Extraordinary, Ordinary People

Extraordinary, Ordinary People

A Memoir of Family

Book - 2010
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This is the story of Condoleezza Rice-- her early years growing up in the hostile environment of Birmingham, Alabama; her rise in the ranks at Stanford University to become the university's second-in-command and an expert in Soviet and Eastern European Affairs; and finally, in 2000, her appointment as the first Black woman to serve as Secretary of State.
Publisher: New York : Crown Archetype, [2010]
Edition: 1st ed.
Copyright Date: ©2010
ISBN: 9780307587879
0307587878
Characteristics: 342 pages, [16] pages of plates : illustrations (some color) ; 25 cm.

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lendmeyourears2017
Jun 02, 2019

“…the 1964 (Civil Rights) Act was the one that had made it possible for me to eat at a restaurant in my home town.”

-Condoleezza Rice

Wow, that really hits you as do many of the reminiscences Condoleezza Rice (CR) shares from her life. This autobiography is a love letter to her parents and others who helped shape her as a young person to reach her early personal ambitions as a concert pianist and figure skater. Then, she later became Provost at Stanford and ultimately to the White House where she served as National Security Advisor and Secretary of State.

Early on in this book she shares her childhood memories of living in Birmingham, AL during the late 1950’s and early 1960’s. Condoleezza Rice as an only child had an idyllic childhood with support from her extended family. Then she recalls the Sunday morning when word came to her father’s congregation – Westminster Presbyterian – that there had been a bombing at the 16th Street Baptist Church by white supremacist KKK members. Four girls her age were killed in that action. CR’s father “was concerned that if something wasn’t done about this (bombing), it would embolden the segregationists.”

Another interesting fact CR shared was that she initially registered as a Democrat, voting for Jimmy Carter but reregistered with the Republican Party because Jimmy Carter implemented the US boycott the 1980 Summer Olympics to protest the Soviet invasion of Afghanistan. Who would have thought?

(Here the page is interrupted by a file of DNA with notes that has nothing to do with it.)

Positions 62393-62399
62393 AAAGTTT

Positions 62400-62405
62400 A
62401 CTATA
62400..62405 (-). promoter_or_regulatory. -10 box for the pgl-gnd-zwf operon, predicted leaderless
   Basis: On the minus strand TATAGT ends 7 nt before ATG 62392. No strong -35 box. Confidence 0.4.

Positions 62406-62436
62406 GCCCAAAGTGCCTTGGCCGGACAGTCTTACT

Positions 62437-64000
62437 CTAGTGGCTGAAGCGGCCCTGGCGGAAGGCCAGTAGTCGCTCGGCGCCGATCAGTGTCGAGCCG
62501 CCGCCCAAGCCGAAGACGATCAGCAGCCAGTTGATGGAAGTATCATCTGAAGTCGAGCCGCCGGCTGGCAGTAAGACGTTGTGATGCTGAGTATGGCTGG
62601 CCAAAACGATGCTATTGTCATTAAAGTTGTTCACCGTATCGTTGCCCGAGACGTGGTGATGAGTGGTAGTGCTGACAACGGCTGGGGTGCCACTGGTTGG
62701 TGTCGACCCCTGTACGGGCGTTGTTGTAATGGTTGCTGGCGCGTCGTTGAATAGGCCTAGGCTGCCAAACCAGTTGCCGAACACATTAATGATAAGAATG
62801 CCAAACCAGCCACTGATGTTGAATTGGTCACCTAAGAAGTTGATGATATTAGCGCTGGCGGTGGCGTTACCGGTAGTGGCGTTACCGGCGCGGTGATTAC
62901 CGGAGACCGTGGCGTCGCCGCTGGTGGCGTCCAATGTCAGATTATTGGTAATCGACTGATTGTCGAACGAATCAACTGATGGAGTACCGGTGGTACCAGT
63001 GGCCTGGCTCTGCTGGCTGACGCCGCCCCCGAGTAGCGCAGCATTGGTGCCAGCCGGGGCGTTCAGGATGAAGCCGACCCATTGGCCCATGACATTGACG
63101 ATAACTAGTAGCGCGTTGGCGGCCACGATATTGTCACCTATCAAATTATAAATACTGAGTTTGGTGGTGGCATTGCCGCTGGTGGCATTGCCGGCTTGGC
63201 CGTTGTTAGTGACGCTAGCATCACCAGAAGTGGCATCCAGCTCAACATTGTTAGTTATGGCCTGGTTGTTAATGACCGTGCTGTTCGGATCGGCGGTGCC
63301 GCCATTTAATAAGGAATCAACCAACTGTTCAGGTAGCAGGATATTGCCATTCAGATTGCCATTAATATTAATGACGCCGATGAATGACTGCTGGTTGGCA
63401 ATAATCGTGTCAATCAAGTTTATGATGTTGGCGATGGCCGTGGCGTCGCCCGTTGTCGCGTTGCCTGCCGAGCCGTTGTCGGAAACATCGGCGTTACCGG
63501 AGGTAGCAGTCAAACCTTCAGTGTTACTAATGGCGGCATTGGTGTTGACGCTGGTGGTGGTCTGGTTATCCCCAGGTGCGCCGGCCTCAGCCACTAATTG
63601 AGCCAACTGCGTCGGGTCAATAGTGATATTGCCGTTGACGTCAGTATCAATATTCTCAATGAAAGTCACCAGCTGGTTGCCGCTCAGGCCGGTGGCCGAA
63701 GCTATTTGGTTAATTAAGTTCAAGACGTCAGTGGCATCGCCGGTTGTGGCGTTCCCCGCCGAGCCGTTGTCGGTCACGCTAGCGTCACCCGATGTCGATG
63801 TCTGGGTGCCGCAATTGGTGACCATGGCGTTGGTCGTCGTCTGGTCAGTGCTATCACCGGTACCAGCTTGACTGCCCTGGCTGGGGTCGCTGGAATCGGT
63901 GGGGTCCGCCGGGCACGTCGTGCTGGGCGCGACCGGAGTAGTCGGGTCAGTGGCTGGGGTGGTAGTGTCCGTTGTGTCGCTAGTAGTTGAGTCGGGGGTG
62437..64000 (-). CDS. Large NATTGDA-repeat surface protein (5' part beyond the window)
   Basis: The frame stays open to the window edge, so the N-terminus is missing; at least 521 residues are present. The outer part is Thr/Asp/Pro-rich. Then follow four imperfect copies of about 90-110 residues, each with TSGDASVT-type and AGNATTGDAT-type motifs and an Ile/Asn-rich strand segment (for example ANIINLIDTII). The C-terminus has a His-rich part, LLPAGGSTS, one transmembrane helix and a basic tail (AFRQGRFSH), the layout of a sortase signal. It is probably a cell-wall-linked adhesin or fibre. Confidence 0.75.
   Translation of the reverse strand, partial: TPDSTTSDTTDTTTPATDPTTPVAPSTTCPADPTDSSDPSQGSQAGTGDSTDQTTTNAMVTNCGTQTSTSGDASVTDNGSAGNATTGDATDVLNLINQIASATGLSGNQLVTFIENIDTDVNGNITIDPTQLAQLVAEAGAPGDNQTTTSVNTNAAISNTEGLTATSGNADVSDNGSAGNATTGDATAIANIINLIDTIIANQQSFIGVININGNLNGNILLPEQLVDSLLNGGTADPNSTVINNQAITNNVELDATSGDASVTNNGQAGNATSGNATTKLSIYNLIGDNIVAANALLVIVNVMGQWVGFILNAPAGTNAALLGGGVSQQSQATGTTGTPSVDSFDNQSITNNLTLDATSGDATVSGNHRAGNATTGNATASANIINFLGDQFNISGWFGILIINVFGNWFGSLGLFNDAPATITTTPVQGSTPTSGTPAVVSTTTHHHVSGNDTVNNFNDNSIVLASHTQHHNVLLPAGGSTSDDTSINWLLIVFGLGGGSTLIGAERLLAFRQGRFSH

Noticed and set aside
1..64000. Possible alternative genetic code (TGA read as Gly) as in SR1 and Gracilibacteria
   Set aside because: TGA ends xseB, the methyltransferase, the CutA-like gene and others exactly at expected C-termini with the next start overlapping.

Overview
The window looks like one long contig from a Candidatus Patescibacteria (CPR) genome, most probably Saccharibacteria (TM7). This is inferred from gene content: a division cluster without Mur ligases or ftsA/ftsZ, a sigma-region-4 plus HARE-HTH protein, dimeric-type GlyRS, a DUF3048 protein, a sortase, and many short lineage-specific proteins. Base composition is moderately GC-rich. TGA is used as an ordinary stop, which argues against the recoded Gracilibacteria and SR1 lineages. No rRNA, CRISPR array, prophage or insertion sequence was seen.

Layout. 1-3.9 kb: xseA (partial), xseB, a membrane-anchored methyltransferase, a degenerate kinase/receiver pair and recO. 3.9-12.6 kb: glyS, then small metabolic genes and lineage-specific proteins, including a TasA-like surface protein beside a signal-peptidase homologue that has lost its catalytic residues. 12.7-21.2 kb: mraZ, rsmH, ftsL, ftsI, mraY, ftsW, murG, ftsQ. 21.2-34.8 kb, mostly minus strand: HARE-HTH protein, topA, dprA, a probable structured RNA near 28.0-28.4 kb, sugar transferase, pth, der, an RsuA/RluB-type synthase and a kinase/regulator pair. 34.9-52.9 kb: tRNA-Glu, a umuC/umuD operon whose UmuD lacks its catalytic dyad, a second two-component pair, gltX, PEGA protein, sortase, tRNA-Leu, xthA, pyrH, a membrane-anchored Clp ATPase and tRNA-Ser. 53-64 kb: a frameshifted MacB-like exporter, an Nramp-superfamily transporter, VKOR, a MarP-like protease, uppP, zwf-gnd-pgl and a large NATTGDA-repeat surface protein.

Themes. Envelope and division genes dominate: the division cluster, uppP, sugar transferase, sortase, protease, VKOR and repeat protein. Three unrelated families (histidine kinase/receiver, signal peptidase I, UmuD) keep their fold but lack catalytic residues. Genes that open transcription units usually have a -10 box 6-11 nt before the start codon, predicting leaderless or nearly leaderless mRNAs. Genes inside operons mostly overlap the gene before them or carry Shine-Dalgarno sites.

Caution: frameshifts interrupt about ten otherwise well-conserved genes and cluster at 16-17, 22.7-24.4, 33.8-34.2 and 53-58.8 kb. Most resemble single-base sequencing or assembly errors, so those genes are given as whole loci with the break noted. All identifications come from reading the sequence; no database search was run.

Throughout this book, Condoleezza Rice leads the listener to visualize her young life and the events that shaped her path toward White House Chief of Staff. She is now on the faculty of Stanford Graduate School of Business and an author. This book ends off as she begins to work for George W. Bush, leading the listener ready to hear the next chapter of her life story in the follow up book “No Higher Honor”.

The author reads this audio book which makes the sharing of her story even more personal. Condoleezza Rice has great pacing and tone in this intimate telling of her life story.

The fact about how the Civil Rights Act of 1964 affected her childhood is so powerful as is the rest of this autobiography. You don’t think about how changes in laws may affect our future leaders and influences their work which shapes of all our futures. This autobiography was very illuminating about a women I thought I knew well enough as a public figure. It’s well worth giving a listen to know more about her.

Mayflower94 Oct 13, 2016

Can't say I admire her after reading her memoir.

branch_reviews Jan 23, 2013

Condoleezza was born in 1954 in Birmingham, Alabama. She was the only child of a pastor and a teacher who valued education highly and tried to give their daughter every possible opportunity. She feels the controlled environment in which she and her black friends were raised was an asset as it sheltered them from the segregation going on around her. Family, school, church and community were tightly knit and very supportive. As a young teen, Condoleezza moved to Denver, Colorado and continued to excel this time in a quite different environment. The book is well written with interesting side stories and insights into her accomplished life as Provost of Stanford University, first woman to serve as National Security Advisor and first black woman to be Secretary of State. Reviewed by DS

crankylibrarian Feb 18, 2012

Pedestrian writing and an unwillingness to expose herself emotionally limit this memoir's appeal. Rice is proud of her hard working, conservative parents, but pride barely masks the disdain and distance she feels for the less exalted. Interesting how often she refers to her family's love of the "finer things": Italian purses and handbags, classical music, ice skating ; seemingly equating bourgeois pretension with moral worth.

Booktraveler Apr 12, 2011

Very interesting life - particularly growing up in the segregated south. Another main theme about how her parents high expectations influenced her also makes for great discussion.

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